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Smoky skies caused by distant wildfires impacting Central Coast air quality

Smoky Sky
A gray, smoky sky is seen above Nipomo on the morning of Sept. 21, 2023. (Dave Alley/KEYT)

SANTA MARIA, Calif. – For a second straight day on Thursday, gray, smoky skies hovered over much of the Central Coast.

Wildfires burning in Northern California and Oregon, combined with meteorological conditions, are pushing smoke hundreds of miles south across most of California, including the Central Coast.

"There is a fire that's burning in Northern California and the Oregon border," said Meghan Field, San Luis Obispo Air Pollution Control District Public Information Officer and Air Quality Specialist. The meteorological conditions and the wind is just pushing that smoke down here into our area, so we're seeing kind of a mix of smoke and marine layer right now."

The conditions have caused both the Santa Barbara County Air Pollution Control District and the San Luis Obispo County Air Pollution Control District to warn residents about the potential hazards associated with smoky skies.

"As we head into this evening, we are going to see an uptick in the air quality levels," said Field. "We'll be up there in the unhealthy for sensitive groups range, which is orange on the AQI (Air Quality Index) scale, into through the morning, and we are expecting some varying levels of smoke in the air through the weekend. "We are seeing high levels of particulate matter, particularly, PM2.5, which is very, very small, which is concerning PM 2.5 is a very concerning pollutant because it can bypass your nose into your lungs, and so we do want people to limit their exposure if they're smelling smoke, so limit it by going indoors, closing windows. If you are especially sensitive, really try and limit your exposure outside."

The Santa Barbara County Air Pollution Control District and Santa Barbara County Public Health Department issued an Air Quality Alert on Monday and willl remain in effect until conditions improve.

"We have seen elevated levels all throughout Santa Barbara County. The highest levels we've seen have been in Santa Maria and Lompoc," said Lyz Bantilan, Santa Barbara County Air Pollution Control District Public Information Officer. "People should be especially aware of the situation and paying attention, but we really encourage everyone to keep an eye on those numbers because they can change very quickly and it could become unhealthy for everyone."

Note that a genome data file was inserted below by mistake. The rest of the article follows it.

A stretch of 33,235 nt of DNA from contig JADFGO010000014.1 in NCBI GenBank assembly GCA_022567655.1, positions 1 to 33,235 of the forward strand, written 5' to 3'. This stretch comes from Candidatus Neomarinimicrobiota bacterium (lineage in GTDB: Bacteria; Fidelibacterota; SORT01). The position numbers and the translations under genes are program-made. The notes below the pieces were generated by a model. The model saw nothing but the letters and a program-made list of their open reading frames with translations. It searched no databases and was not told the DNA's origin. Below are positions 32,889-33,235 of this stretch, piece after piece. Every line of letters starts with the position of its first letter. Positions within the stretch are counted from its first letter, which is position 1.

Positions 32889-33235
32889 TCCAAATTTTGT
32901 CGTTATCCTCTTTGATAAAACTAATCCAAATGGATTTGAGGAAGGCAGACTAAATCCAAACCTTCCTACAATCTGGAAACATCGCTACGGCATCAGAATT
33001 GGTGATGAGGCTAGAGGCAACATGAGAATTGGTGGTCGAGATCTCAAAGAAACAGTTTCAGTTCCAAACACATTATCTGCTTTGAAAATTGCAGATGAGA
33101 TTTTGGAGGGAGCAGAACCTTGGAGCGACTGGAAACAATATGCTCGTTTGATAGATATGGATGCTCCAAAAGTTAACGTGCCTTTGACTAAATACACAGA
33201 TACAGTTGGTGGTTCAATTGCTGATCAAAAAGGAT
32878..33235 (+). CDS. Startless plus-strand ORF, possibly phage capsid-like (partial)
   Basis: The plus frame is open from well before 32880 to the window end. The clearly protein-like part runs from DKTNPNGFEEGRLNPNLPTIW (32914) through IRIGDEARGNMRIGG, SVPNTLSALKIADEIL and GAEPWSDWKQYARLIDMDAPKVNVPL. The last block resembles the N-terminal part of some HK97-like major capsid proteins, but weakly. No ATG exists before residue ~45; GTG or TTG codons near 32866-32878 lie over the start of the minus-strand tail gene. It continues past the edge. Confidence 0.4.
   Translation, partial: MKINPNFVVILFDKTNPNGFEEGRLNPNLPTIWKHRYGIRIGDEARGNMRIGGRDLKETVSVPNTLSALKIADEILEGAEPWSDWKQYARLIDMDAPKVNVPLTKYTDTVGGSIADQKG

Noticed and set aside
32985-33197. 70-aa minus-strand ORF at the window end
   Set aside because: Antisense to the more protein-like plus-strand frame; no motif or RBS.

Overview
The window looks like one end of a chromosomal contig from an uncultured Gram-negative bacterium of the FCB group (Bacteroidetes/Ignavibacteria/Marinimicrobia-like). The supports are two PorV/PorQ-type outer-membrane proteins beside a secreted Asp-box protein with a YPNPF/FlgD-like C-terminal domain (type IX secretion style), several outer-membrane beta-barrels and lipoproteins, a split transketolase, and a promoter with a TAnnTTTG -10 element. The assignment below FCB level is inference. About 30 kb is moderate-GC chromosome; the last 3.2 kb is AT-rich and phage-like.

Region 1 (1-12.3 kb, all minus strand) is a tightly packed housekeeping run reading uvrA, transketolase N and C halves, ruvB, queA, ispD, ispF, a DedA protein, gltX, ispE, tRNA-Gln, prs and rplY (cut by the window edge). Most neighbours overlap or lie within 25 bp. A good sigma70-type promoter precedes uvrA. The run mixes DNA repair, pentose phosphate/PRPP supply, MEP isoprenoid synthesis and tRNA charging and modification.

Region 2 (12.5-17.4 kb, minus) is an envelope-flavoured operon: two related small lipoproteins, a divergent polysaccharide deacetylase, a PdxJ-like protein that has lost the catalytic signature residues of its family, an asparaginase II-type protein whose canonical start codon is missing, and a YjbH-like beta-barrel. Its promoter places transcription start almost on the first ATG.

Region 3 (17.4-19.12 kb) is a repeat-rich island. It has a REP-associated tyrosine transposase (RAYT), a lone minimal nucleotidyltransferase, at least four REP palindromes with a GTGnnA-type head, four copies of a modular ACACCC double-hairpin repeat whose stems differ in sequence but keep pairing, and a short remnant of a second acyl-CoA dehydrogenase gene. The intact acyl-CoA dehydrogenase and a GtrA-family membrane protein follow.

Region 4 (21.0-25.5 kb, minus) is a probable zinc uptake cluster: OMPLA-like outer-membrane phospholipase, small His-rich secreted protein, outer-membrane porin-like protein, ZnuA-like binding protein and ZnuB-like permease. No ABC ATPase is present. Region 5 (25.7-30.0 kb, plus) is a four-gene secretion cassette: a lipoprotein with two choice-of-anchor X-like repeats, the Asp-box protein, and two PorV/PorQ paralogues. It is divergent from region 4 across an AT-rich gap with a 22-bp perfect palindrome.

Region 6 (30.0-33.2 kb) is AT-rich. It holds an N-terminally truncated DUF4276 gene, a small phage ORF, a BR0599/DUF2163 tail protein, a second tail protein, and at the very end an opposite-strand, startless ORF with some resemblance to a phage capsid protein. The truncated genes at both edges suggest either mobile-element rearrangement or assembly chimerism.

Northern Santa Barbara County is being impacted the most by the smoke with measurements for air quality indicating unhealthy conditions for sensitive groups, which are classified as people with heart or lung disease, older adults, children and teenagers.

"Smoke can cause symptoms like coughing, shortness of breath, wheezing, nausea, headaches," said Bantlian. "If anyone experiences those symptoms, and thinks it is due to the smoke, they should contact their doctor."

On Wednesday, the Santa Barbara Air Pollution Control District, along with the Public Health Department, issues an Air Quality Alert, which remains in effect until conditions improve.

"The crux of that message is keep an eye on conditions," said Bantilan. "The other main message is if you are smelling smoke or seeing elevated levels when you check the data, stay indoors as much as you can, that's really the best thing you can do, with your windows and doors shut ideally with some sort of air purifying running."

In San Luis Obispo County, Nipomo and the Nipomo Mesa are also experiencing unhealthy air quality for sensitive groups.

Both Air Districts recommend that if anyone smells smoke or see ash, they should take precautions, and use common sense to reduce exposure to smoke.

"Typically, if you are smelling smoke, there is an impact, and so you want to head indoors if you are sensitive to air pollution," said Field. "Close those windows and doors if you have preexisting conditions, heart and lung issues, asthma. We recommend that you head indoors or at least limit your exposure outside."

While it is currently unknown exactly how long smoke will remain in the air, it is expected to last at least a couple of more days into the weekend.

"These conditions are so dynamic, so you can't project out too far, but right now we're comfortable saying that at least through the weekend, people should expect it to be like it is right now," said Bantlian.

Late Thursday morning, San Luis Obispo County Air Pollution Control District sent out a social media post saing model are still indicating an increase in smoke concentrations for this evening and into tomorrow morning.

The post added a weather forecast for this weekend is showing an extensive low-pressure system will begin to approach the Northern California and Oregon coast.

The change in pattern will shift winds away from a current northerly flow to a southern flow, meaning the wind will blow from south to the north.

With the change in wind direction, it is expected the southern flow will help push smoke away from the Central Coast, and help return weather back towards more normal conditions by Monday.

For more information and the latest air quality measurements in San Luis Obispo County, click here for the SLO County Air Pollution Control District website.

For more information and the latest air quality measurements in Santa Barbara County, click here for the Santa Barbara County Air Pollution Control District website.

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Article Topic Follows: Fire
Air Pollution Control Districts
san luis obispo county
santa barbara county

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Dave Alley

Dave Alley is a reporter and anchor at News Channel 3-12. To learn more about Dave, click here.


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